Chapter 8: Fear, Anxiety, and Stress
The prior study suggests that a gasp could be one vocal change associated with fear. In the basic emotions/social constructivist chapter, we discussed a study by Sauter et al. (2010) in which both Himba and European English participants matched the fear story to the sound of a scream at beyond chance levels. This occurred when participants listened to their own and the other participants’ vocal sounds. The emotional story for fear was “Someone is suddenly faced with a dangerous animal and feels very scared” (Sauter et al., 2010, online supplemental material).
Cordaro, Keltner, and colleagues (2016) investigated identification of vocal change across 10 industrialized countries (USA, China, Germany, India, Japan, South Korea, New Zealand, Turkey, Poland, and Pakistan) and Bhutan, with the same procedure as Sauter et al., (2010). Bhutan is an isolated country located in the Himalayas. Across these countries, the scream was correctly matched to the fear story 69% to 95% of the time, suggesting the scream is a universal vocal change of fear.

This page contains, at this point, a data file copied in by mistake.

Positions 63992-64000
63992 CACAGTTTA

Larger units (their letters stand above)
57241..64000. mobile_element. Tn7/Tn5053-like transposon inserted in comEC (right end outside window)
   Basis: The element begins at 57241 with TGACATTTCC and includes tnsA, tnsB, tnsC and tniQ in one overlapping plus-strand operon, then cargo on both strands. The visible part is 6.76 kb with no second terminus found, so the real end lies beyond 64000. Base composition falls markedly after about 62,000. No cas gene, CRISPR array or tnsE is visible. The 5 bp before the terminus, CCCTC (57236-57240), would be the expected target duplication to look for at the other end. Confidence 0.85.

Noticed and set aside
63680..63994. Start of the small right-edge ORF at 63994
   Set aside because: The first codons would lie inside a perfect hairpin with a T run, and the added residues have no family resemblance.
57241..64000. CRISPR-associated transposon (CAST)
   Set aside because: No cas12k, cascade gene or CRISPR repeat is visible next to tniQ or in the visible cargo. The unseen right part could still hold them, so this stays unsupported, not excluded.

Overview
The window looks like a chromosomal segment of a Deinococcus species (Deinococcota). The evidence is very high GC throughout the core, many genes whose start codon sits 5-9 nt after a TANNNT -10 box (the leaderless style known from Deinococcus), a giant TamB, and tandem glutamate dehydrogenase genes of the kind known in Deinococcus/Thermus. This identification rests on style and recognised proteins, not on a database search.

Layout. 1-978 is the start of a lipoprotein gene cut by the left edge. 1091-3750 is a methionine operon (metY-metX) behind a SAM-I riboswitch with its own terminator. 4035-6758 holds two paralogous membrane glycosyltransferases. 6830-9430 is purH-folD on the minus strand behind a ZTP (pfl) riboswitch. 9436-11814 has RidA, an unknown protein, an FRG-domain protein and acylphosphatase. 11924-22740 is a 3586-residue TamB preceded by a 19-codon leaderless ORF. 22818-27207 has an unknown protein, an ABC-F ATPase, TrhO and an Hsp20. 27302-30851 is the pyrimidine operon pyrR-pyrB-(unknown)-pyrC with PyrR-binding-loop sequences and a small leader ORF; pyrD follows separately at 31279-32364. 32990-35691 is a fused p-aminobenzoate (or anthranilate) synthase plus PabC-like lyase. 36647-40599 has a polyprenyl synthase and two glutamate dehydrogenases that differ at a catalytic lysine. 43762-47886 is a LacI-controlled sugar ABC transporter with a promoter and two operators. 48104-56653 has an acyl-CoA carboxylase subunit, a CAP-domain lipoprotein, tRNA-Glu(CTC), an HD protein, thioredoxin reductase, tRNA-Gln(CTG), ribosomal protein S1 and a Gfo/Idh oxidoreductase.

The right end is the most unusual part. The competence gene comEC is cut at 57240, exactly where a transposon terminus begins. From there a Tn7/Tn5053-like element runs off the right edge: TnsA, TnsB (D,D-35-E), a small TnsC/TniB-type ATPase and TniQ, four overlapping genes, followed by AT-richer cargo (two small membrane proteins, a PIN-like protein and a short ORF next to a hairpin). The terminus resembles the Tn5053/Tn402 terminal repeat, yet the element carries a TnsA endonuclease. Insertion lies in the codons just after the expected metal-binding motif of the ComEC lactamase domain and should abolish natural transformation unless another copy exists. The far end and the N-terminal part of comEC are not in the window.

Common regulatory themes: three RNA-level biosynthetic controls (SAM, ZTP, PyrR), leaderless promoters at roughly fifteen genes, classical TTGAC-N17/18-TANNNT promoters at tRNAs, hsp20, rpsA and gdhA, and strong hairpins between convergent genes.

In one last study by Gendron, Barrett and colleagues (2014a), which we covered earlier, Himba and Boston participants heard a scream and were asked to label the emotion. Approximately 20% of the Himba and 55% of the Boston participants labeled the scream as fear. The Himba findings were not at beyond chance levels and thus might suggest the scream is not universal. But, Gendron et al. (2014a) point out that the Himba used physical terms to label the sound (such as “screaming” or “yelling”) instead of mental states like fear. The Himba also labeled vocal sounds of “ahhh-ahhh” and a growl as fear, although these sounds were meant to be surprise and anger, respectively.